References

  1. A. Miele and T. Wang, “Multiple-subarc gradient-restoration algorithm, part 1: algorithm structure,” Journal of Optimization Theory and Applications, vol. 116, no. 1, pp. 1–17, 2003. View at Publisher · View at Google Scholar · View at Scopus
  2. A. Miele and T. Wang, “Multiple-subarc gradient-restoration algorithm, part 2: application to a multistage launch vehicle design,” Journal of Optimization Theory and Applications, vol. 116, no. 1, pp. 19–39, 2003. View at Publisher · View at Google Scholar · View at Scopus
  3. K. R. Brown, E. F. Harrold, and G. W. Johnson, “Rapid optimization of multiple-burn rocket flights,” NASA Contractor Reports, 1969. View at Google Scholar · View at Scopus
  4. C. R. Hargraves and S. W. Paris, “Direct trajectory optimization using nonlinear programming and collocation,” Journal of Guidance, Control, and Dynamics, vol. 10, no. 4, pp. 338–342, 1987. View at Google Scholar · View at Scopus
  5. A. L. Herman and B. A. Conway, “Direct optimization using collocation based on high-order Gauss-Lobatto quadrature rules,” Journal of Guidance, Control, and Dynamics, vol. 19, no. 3, pp. 592–599, 1996. View at Google Scholar · View at Scopus
  6. P. J. Enright and B. A. Conway, “Discrete approximations to optimal trajectories using direct transcription and nonlinear programming,” Journal of Guidance, Control, and Dynamics, vol. 15, no. 4, pp. 994–1002, 1992. View at Google Scholar · View at Scopus
  7. J. T. Betts, “Optimal interplanetary orbit transfers by direct transcription,” Journal of the Astronautical Sciences, vol. 42, no. 3, pp. 247–326, 1994. View at Google Scholar · View at Scopus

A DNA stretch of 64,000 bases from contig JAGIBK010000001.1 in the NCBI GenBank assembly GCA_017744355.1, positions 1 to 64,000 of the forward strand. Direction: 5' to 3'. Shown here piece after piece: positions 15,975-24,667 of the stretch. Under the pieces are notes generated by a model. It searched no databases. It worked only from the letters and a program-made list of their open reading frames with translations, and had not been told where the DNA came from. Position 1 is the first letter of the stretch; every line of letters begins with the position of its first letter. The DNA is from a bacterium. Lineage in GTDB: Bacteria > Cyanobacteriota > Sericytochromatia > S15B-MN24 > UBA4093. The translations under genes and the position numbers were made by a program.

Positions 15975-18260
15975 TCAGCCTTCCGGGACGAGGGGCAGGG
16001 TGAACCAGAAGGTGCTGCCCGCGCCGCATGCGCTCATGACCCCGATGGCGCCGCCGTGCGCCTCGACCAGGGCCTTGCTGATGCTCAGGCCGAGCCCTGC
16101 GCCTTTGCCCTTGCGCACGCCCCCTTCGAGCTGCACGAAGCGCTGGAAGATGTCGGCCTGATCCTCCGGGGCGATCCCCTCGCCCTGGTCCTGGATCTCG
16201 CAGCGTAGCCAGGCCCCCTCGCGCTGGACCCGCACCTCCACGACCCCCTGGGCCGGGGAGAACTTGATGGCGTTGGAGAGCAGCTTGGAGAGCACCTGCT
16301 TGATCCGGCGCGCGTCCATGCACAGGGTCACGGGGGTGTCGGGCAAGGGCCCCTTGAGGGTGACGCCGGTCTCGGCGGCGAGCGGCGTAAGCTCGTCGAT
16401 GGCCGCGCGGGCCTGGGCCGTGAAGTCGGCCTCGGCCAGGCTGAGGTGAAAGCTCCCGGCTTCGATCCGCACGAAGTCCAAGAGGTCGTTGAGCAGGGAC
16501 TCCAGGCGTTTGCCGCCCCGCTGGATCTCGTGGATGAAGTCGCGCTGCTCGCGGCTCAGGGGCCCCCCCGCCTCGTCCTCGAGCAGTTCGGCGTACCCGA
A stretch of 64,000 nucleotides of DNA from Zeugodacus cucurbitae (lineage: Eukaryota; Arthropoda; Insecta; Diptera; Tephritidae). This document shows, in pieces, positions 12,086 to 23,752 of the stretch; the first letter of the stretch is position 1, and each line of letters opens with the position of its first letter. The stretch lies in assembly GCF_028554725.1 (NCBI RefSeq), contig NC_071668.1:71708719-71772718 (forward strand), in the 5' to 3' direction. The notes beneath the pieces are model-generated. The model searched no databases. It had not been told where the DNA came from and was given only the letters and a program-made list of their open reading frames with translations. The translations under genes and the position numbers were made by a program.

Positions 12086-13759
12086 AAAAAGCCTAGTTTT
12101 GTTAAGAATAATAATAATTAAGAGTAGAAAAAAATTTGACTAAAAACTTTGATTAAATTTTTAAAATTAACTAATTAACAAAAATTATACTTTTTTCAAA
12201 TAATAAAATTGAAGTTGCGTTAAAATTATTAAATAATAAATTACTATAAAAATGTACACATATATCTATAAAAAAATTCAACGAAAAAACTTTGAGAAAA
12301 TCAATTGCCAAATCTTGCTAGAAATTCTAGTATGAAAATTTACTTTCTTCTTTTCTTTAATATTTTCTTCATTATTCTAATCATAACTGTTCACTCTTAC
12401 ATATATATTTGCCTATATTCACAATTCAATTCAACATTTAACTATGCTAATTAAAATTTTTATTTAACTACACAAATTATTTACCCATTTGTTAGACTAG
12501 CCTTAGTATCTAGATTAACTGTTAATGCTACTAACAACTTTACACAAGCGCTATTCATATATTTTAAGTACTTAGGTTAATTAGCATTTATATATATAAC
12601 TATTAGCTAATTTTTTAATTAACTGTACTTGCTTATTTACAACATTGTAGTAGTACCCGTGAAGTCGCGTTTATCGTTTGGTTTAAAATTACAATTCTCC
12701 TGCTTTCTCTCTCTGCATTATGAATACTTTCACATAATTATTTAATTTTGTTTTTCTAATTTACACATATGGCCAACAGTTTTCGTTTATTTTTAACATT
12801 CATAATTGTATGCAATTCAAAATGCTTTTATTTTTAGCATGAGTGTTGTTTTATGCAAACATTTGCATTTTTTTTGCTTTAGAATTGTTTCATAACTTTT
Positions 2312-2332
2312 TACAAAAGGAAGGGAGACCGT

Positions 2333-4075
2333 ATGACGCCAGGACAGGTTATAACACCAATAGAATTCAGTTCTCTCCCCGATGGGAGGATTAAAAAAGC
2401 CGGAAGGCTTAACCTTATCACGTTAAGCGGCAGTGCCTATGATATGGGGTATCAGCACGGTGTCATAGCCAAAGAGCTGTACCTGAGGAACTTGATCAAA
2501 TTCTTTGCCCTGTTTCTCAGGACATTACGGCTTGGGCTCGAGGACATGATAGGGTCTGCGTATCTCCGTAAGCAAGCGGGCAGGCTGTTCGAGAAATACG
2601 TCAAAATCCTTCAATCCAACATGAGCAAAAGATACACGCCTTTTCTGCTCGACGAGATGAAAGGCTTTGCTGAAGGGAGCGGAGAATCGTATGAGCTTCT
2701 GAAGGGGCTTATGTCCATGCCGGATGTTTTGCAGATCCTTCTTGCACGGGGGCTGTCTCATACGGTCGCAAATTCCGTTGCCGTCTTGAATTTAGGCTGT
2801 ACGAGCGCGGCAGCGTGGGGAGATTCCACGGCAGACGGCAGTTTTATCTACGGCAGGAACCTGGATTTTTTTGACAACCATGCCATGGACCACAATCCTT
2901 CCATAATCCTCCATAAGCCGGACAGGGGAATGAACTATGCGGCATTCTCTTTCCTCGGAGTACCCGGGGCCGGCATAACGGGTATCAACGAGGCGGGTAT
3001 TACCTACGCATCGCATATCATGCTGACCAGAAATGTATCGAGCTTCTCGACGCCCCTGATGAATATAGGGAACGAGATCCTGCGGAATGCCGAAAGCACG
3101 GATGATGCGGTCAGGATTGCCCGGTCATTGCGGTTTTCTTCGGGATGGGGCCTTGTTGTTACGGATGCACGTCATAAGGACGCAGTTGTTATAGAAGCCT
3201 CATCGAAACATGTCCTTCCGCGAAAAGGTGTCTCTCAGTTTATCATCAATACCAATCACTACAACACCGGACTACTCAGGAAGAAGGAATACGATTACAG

8. H. Seywald, “Trajectory optimization based on differential inclusion,” Journal of Guidance, Control, and Dynamics, vol. 17, no. 3, pp. 480–487, 1994. View at Google Scholar · View at Scopus
  9. V. Coverstone-Carroll and S. N. Williams, “Optimal low thrust trajectories using differential inclusion concepts,” Journal of the Astronautical Sciences, vol. 42, no. 4, pp. 379–393, 1994. View at Google Scholar · View at Scopus
  10. P. F. Gath and A. J. Calise, “Optimization of launch vehicle ascent trajectories with path constraints and coast arcs,” Journal of Guidance, Control, and Dynamics, vol. 24, no. 2, pp. 296–304, 2001. View at Google Scholar · View at Scopus
  11. P. Lu and B. Pan, “Trajectory optimization and guidance for an advanced launch system,” in Proceedings of the 30th Aerospace Sciences Meeting and Exhibit, paper AIAA 1992-732, Reno, Nev, USA, 1992.
  12. M. Pontani and P. Teofilatto, “Simple method for performance evaluation of multistage rockets,” Acta Astronautica, vol. 49, no. 1, pp. 434–445, 2014. View at Publisher · View at Google Scholar
  13. M. Rosati, A. Gatti, S. Chiesa et al., “Launch on demand systems,” in Proceedings of the 20th AIDAA Congress, Milan, Italy, 2009.
  14. A. E. Bryson and Y. C. Ho, Applied Optimal Control, Hemisphere, New York, NY, USA, 1975.
  15. D. Hull, Optimal Control Theory for Applications, Springer, New York, NY, USA, 2003.
  16. M. Pontani and B. A. Conway, “Particle swarm optimization applied to space trajectories,” Journal of Guidance, Control, and Dynamics, vol. 33, no. 5, pp. 1429–1441, 2010. View at Publisher · View at Google Scholar · View at Scopus
  17. M. Pontani and B. A. Conway, “Swarming Theory Applied to Space Trajectory Optimization,” in Spacecraft Trajectory Optimization, pp. 263–293, Cambridge University Press, New York, NY, USA, 2010. View at Google Scholar